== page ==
She’s been gone for 14 years and yet the week ahead still marks a time of sadness. Perhaps it always will.
Watching an elderly woman, wrapped up in a coat two times too big with a mismatched scarf tied under her chin, walking slowly across the intersection, reminded me of mom and everything I miss about her.
Over a period of three days, during a cold and snowy February, came mom’s birthday and then her death. It was bittersweet as she was ready to leave us, to end her struggle to breathe, as lung cancer had quickly consumed her.
Anytime I hear of someone losing their battle with cancer, I think of her and hospice, hospital beds, oxygen tanks and morphine. It wasn’t an easy time, but I’m so very grateful I could be the one to take care of her, in the comfort of her own home, during those last months of her life.
Whenever I look at the lists plastered all over my desk and computer, I think of her and the times I’d make fun of her to-do lists. She even kept a running list of things she wanted to talk to me about when I’d stop by. She would have loved having the luxury of communicating with me from the comfort of her couch with a cell phone. She would have been the queen of texting.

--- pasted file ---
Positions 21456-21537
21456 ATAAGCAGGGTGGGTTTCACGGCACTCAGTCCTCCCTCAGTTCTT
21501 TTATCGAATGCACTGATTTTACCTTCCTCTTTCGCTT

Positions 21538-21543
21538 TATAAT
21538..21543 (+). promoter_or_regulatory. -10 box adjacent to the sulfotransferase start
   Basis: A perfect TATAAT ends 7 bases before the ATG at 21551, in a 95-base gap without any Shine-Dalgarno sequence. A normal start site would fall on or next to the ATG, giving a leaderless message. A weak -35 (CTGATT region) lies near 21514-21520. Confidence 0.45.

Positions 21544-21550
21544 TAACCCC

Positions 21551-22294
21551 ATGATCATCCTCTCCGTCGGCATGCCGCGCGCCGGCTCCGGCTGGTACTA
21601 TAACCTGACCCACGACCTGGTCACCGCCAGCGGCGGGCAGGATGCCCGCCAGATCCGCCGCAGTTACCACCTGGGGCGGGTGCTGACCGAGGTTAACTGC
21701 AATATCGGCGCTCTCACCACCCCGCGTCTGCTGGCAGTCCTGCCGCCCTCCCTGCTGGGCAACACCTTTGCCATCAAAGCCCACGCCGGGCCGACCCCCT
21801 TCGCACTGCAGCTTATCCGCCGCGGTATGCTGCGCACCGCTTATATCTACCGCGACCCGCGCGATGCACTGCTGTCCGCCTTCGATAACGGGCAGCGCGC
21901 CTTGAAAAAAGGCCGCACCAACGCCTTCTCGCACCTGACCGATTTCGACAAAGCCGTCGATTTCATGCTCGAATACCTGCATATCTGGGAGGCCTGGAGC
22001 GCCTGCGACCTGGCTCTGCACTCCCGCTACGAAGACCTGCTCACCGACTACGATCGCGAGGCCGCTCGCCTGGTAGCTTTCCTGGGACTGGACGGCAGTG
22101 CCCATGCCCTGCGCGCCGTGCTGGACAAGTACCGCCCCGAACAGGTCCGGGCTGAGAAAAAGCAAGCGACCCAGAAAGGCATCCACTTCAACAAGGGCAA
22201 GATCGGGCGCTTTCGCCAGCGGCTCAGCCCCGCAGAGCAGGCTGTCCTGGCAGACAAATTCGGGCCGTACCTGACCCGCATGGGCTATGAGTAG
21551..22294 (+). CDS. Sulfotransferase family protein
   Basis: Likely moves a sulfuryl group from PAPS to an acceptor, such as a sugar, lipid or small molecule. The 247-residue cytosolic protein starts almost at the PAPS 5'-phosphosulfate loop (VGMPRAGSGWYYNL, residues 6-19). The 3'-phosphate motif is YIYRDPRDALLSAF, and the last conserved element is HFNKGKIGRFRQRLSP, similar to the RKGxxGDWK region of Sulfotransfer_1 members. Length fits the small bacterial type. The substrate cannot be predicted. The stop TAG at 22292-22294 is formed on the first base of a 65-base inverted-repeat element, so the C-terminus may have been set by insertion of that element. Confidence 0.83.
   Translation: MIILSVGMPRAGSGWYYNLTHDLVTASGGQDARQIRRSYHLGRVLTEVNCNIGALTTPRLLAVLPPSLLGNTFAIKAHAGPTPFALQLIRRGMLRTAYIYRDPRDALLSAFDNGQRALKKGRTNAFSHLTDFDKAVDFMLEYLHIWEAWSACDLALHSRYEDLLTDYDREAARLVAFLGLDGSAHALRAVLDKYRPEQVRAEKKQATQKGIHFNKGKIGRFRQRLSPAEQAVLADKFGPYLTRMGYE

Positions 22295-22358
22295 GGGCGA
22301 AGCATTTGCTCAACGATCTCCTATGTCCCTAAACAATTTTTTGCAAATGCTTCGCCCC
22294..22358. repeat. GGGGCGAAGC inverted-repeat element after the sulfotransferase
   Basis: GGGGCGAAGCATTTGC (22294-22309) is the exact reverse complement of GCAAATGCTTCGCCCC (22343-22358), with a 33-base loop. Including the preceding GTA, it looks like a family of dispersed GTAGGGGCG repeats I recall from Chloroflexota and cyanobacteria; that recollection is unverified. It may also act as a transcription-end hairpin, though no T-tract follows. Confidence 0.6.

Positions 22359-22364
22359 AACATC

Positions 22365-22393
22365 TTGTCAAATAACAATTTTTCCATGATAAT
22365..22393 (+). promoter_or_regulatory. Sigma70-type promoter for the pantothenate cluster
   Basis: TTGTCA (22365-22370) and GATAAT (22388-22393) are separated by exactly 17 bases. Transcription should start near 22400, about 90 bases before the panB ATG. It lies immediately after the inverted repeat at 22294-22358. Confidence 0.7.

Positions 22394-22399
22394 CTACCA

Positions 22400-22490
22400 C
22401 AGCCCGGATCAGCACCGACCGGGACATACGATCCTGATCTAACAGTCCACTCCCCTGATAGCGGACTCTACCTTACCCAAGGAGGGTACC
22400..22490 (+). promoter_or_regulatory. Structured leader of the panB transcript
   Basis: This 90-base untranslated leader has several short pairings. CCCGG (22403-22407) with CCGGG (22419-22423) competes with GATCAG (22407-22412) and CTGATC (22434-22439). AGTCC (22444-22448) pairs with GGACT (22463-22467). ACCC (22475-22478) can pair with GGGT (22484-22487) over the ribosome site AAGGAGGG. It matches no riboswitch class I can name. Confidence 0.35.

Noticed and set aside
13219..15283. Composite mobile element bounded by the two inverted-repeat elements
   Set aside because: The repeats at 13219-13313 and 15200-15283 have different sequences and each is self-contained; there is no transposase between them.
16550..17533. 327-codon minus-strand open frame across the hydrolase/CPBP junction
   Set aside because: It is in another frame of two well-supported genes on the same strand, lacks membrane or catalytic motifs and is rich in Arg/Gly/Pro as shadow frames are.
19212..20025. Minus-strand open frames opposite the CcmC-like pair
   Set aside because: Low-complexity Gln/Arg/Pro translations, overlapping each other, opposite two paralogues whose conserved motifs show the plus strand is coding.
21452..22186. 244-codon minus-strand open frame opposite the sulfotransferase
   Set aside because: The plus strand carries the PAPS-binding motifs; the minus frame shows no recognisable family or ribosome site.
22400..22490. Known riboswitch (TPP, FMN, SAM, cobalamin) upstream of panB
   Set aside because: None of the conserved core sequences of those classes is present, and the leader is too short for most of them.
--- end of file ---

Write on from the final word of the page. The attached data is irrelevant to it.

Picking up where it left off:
Since I have finally inherited her love for cooking, I find myself looking through her recipe books. I remember thinking how goofy it was she’d write on the pages of each recipe she tried, whether it was good or bad, needed more salt or less water. But now, as I read her notes, and try the recipe myself, I say a silent thank you for her opinions I can still enjoy.
When I’m at the day’s end and my feet are tired I think of her and those comfortable, yet unfashionable SAS shoes she always wore and swore by. As much as I made fun of her obsession with the color purple, I now find myself buying clothes with the same vibrancy she enjoyed.
She was the master of buying decorations after the holidays at half price. I am still enjoying the fruits of her labor with tubs full of her discounted finds. I also still enjoy the many seasonal vests she made for me and my sister. I used to think it was corny to wear them and now consider it a privilege.
The flannel pajamas she’d wear in the winter, the slippers which were never far away are all too familiar now as I have my own. I remember vowing I’d never wear “old people” stuff. I realize now it’s not about being old, it’s the desire to be comfortable, which overrides fashion.
The things I say and the things I do remind me of her.
It’s just a fact, you become your parents. I used to resist it, now I embrace it.
Happy Birthday mom. I wish I would have told you how great you looked in your purple polyester pants and SAS shoes.
-- Sandy Turner lives in Independence. Email her at firstname.lastname@example.org